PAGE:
Alexei Ponikarovsky Would’ve Been An Analytics Darling

Alexei Ponikarovksy played 477 games for the Leafs amassing 318 points. Ponikarovksy  was never the best player on the team, however he became beloved by Leafs fans for his 200 foot game and 20 goal consistency. Ponikarovsky made his NHL debut against the Ottawa Senators on January 10, 2001. Drafted in the fourth round, the Kiev, Ukraine native scored his first point in the following game against Phoenix.  At 6-4, 225 pounds, Ponikarovsky was a hulking winger that was strong on both ends of the ice. With advanced stats, it is clear Ponikarovsky was not only better than he has been given credit for, but his career also should have extended longer.

Ponikarovsky’s road to the NHL wasn’t easy. In an article by Rich Chere, Ponikarovsky shed light on the difficulties of playing hockey in Ukraine,

“I wanted to play for the national team or to make it on the first team in what is now the KHL. Back then it was a different league. That was the plan, but then everything collapsed and everybody separated from Russia. Everything became more difficult because the Ukrainian government didn’t pay too much attention to sports. Especially hockey. Nobody, the coaches or anyone, was getting paid.”

He left home at the age of 15 for a chance to play for Dynamo Moscow. Ponikarovsky spent two years with Dynamo Moscow’s junior team before being drafted by the Maple Leafs in the fourth round. Dynamo Moscow would win the Russian Superleague Championship in 2000 and Ponikarovsky joined the Maple Leafs the following season splitting time with the big club and the AHL.

Ponikarovsky’s first full season came during the 2003-2004 season, averaging 11 minutes a night and putting up 28 points. After the lockout, his game would continue to grow.

Ponikarovksy could score in many ways. He had a decent shot.

Or he would use his size to his advantage.

On occasion, he’d show a little bit of finesse.

And even manage to score while falling.

From 2007-2010, Poni, as he is affectionately referred to, was a dominant force. Take a look at his advanced stats at 5 on 5 and where he ranked in the league among forwards (min. 2000 minutes)

  • 1.85 Primary Points/60 ranked 19th, similar to Jarome Iginla, and Rick Nash
  • 2.28 Points/60 ranked 32nd, similar to Vincent Lecavalier, and Thomas Vanek
  • 54.26 CF% ranked 34th
  • 55.06 xGF% ranked 30th
  • 4.87 Relative CF% and 6.23 Relative xGF% both ranked 17th
  • 56.76 Scoring Chances For% ranked 19th and a 9.28 Relative Scoring Chances/60 ranked 9th

To put it simply, Poni was a beast at 5 on 5. He likely would have gotten more points had the Leafs PP not been horrendous. From 2005-2010, the Leafs powerplay percentage ranked inside the top 25 only once (and that was 24th in 05-06!)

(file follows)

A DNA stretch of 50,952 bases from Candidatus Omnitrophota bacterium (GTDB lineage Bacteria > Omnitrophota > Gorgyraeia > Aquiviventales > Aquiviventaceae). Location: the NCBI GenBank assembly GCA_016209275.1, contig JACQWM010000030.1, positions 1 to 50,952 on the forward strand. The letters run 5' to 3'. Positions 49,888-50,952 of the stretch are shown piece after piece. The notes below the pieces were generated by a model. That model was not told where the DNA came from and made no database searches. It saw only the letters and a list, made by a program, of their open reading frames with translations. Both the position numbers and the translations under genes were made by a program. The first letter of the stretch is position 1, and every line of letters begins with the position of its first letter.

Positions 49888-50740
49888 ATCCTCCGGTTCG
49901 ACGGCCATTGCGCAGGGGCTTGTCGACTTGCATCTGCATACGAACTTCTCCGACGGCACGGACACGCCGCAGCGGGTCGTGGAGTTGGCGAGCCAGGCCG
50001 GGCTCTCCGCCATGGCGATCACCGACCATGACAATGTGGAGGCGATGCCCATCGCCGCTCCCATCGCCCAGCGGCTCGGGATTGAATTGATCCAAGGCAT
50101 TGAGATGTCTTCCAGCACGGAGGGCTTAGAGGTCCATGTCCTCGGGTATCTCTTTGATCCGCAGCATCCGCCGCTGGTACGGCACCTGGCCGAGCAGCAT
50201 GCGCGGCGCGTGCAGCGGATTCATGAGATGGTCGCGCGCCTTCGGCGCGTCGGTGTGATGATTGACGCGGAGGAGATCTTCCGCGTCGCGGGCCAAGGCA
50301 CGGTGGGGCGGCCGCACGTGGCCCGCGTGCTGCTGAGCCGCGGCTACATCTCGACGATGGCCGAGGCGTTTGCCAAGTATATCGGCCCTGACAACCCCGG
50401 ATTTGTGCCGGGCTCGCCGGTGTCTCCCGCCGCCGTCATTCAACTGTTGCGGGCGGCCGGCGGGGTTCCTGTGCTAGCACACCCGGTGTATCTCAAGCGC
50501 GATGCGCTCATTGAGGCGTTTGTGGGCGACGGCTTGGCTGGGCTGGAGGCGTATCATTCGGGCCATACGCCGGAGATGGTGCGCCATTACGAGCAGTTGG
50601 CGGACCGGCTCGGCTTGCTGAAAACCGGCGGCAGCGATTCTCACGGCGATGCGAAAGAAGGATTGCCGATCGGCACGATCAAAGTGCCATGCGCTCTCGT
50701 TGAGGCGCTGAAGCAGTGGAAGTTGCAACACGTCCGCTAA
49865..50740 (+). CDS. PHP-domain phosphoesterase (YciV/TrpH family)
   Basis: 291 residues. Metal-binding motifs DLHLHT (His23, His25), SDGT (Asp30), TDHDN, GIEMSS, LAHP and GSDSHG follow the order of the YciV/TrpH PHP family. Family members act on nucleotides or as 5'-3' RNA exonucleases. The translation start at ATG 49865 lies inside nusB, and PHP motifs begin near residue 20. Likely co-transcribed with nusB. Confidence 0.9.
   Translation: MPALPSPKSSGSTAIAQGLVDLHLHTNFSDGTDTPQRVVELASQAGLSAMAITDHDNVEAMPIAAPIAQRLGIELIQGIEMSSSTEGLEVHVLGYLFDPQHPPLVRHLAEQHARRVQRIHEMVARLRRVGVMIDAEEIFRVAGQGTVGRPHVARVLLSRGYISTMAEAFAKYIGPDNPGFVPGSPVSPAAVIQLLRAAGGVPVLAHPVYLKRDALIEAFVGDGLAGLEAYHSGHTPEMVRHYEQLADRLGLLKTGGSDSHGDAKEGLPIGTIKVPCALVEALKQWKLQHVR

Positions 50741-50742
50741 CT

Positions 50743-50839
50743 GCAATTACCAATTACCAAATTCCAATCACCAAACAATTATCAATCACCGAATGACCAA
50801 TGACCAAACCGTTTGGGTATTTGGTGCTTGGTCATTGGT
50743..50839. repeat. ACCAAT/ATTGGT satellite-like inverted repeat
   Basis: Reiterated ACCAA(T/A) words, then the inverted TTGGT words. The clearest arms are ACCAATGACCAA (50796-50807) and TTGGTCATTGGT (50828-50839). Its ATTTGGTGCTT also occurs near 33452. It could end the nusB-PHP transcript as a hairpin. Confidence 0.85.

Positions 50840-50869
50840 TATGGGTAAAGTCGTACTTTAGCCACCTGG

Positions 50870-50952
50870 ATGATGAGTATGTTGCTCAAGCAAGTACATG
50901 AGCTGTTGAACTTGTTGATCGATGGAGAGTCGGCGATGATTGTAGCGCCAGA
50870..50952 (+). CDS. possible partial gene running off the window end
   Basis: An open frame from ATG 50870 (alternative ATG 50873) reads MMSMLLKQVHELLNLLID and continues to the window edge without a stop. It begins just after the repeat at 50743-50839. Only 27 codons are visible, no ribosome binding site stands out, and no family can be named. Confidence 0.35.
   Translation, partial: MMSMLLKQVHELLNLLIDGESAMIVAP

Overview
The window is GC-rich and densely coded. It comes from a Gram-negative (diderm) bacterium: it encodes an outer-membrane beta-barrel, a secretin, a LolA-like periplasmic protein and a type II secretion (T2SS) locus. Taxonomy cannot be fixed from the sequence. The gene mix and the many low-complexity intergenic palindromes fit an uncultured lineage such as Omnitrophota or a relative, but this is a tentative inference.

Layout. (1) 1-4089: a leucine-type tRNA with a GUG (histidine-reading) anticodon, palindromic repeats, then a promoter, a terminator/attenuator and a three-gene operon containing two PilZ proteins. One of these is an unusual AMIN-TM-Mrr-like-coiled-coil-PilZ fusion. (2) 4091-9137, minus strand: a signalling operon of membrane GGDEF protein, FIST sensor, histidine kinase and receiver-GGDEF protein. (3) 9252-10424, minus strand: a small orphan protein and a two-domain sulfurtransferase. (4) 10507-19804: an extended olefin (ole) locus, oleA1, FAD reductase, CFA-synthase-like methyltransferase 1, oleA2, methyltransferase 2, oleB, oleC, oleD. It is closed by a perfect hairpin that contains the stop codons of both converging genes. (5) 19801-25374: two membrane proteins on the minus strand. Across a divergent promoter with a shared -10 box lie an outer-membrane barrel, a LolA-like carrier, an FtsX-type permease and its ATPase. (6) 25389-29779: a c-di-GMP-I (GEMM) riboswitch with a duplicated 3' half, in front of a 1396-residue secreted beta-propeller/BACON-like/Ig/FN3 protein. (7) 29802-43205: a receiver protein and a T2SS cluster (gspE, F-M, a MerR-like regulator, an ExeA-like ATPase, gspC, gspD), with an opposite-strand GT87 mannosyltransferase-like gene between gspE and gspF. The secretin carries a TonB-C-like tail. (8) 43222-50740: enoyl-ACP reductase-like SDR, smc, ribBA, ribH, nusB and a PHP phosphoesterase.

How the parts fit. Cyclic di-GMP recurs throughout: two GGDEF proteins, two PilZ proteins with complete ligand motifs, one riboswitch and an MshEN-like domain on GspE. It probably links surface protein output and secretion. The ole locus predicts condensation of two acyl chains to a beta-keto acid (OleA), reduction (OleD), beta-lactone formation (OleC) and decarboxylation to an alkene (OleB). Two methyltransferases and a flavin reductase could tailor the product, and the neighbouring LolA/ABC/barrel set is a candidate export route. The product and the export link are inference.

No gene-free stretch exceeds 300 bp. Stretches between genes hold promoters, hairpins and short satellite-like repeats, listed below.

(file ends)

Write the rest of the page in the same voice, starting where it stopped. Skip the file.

In addition, the two lines he played most with during this time period were very adept at getting pucks towards the net. In 2008-2009, the Stajan-Antropov-Ponikarovsky line had a CF/60 of 73.25. There are only 12 line combos with a higher CF/60 (min. 250 minutes) since 2007, including the Stajan-Kessel-Ponikarovksy line one year later.

Ponikarovsky would be traded on March 2nd to the Pittsburgh Penguins for Luca Caputi and Martin Skoula. He would go on to play three more seasons splitting time with the Kings, Hurricanes, Devils, and the Jets. Ponikarovsky’s offensive production fell once he got to LA. This is likely for two reasons: Age related decline and less ice time. Ponikarovsky averaged almost four minutes less with the Kings than he did with the Leafs and Penguins combined.

As Ponikarovsky got older, his defensive game did not deteriorate. Here’s his relative CA/60 and relative xGA/60 during his last three seasons and his HERO Chart for the 2012 season:



It’s not like he was playing on bad teams leading to his CA/60 relative to be boosted. The average CF% of the teams he was on was 51.19%. With declining offensive totals, Poni could have been a useful bottom six winger on a lot of teams for at least a couple more seasons. Providing a strong defensive game, with a net front presence, it is a bit baffling how he was unable to get a new contract. Ultimately, Ponikarovsky would take his game to the KHL, joining Devils teammate Ilya Kovalchuk at St. Petersburg SKA. After three seasons, the big Ukrainian forward is playing with Red Star Kunlun.

Alexei Ponikarovsky wasn’t the best player on the ice nor was he a star in the league. He played 678 games and finished with 323 points. Poni gave it his all night in and night out. With the prevalence of advanced stats, it is apparent that Ponikarovsky was an effective top line forward during his prime and a strong bottom six winger after he left Toronto. Alexei Ponikarovsky could not only drive play, but he also excellent in his own end. He gave many Leafs fan many memories, especially this with his buddy Nik Antropov.


*Stats From Corsica and Hockey Reference



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